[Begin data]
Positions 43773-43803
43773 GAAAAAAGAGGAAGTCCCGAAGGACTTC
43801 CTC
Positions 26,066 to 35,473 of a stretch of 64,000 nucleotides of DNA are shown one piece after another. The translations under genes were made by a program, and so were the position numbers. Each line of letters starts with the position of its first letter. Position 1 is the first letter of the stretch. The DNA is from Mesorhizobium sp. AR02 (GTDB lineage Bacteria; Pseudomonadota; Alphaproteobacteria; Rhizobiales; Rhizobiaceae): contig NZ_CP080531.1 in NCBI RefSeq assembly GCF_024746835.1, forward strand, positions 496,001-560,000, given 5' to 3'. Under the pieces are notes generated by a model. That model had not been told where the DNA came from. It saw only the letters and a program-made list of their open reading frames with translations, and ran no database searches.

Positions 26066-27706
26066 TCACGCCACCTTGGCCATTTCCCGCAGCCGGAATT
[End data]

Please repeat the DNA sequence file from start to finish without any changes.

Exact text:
Positions 43773-43803
43773 GAAAAAAGAGGAAGTCCCGAAGGACTTC
43801 CTC
Positions 26,066 to 35,473 of a stretch of 64,000 nucleotides of DNA are shown one piece after another. The translations under genes were made by a program, and so were the position numbers. Each line of letters starts with the position of its first letter. Position 1 is the first letter of the stretch. The DNA is from Mesorhizobium sp. AR02 (GTDB lineage Bacteria; Pseudomonadota; Alphaproteobacteria; Rhizobiales; Rhizobiaceae): contig NZ_CP080531.1 in NCBI RefSeq assembly GCF_024746835.1, forward strand, positions 496,001-560,000, given 5' to 3'. Under the pieces are notes generated by a model. That model had not been told where the DNA came from. It saw only the letters and a program-made list of their open reading frames with translations, and ran no database searches.

Positions 26066-27706
26066 TCACGCCACCTTGGCCATTTCCCGCAGCCGGAATT